feature
Published: 09 January 2019

Finding your way

Laura Carter is a PhD student in the Faculty of Health and Medical Sciences. Her interests have led her down a path that she hadn’t anticipated. Now she’s realising her potential as a health psychologist.

Laura Carter

"The first lecture was all about what health psychology is and I remember thinking ‘this is it, this is what I’ve wanted to do all this time!’ It combined my two interests...I knew I had to learn more about health psychology!"

Laura Carter hadn’t originally considered studying health psychology; she’d envisaged a different academic path, studying to become a medical doctor. She applied to study medicine, but when her application was turned down, she had to think again.

Safe in the knowledge that she didn’t want to take a subject like biology or pharmacy, she thought about studying psychology. She had always been interested in health and medicine and decided that a psychology degree could set her on the path to becoming a clinical psychologist.

It was during the third year of her undergraduate degree that she chose the health psychology module, taught by Jane Ogden. The first lecture was a major turning point for Laura.

"I find it so fascinating that our bodies can produce physical symptoms in the absence of biological changes. Things like contagious itching and yawning, and phantom limb pain in amputated limbs.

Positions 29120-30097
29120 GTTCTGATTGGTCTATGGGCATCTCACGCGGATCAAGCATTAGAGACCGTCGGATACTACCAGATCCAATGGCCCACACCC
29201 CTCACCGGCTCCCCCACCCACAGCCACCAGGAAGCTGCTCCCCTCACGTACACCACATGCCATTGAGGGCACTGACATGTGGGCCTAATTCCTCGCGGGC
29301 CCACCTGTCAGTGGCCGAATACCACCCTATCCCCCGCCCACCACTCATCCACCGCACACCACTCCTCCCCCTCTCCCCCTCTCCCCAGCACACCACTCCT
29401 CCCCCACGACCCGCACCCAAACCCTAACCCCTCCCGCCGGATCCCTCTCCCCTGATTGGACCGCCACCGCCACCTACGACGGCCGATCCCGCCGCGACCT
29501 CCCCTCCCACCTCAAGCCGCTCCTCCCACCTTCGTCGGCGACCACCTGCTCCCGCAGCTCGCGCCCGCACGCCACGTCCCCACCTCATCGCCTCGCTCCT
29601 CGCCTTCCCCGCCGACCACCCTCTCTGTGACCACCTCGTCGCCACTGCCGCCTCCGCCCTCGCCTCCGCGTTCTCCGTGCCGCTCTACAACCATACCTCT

“Health psychologists can work directly or indirectly with patients so we can use our understanding to have an actual impact on wellbeing and hopefully make positive changes to peoples’ lives.”

"I love the University and have built up relationships with several lecturers during my time here, including Jane, who I was keen to work with for my masters dissertation."

At this point, Laura could see a clear path – she wanted to be a health psychologist and a masters was the next stage. The University’s Health Psychology MSc is accredited by the British Psychological Society, and Laura knew that in order to fulfil her career aspirations she needed to apply.

Laura’s journey continues at Surrey. She is currently studying for her PhD, working with Jane and receiving the appropriate training to become a practising health psychologist.

“I chose my research after a long and windy road exploring my interests. My interests are broad and I often ended up going down rabbit holes. There was a running joke with my PhD cohort: ‘What’s your thesis this week?’"

Things are going well for Laura. She is in the process of writing up her first study, which explores whether some individuals confuse their emotions with physical symptoms and whether there are personality traits or thinking styles that make this more or less likely.

Where will this lead her? Laura’s unsure as to what she’ll do when she’s completed her PhD.

“I know I’d like to do something very much based in health psychology, whether that’s practice or research. A small part of me has considered graduate medicine, but that could be because I seem to be a perpetual student!”

Laura’s journey of self-discovery has shown how important it is to find a subject that interests and excites. And that might be a subject that you hadn’t considered before.

Find out more about our postgraduate research degrees at the University.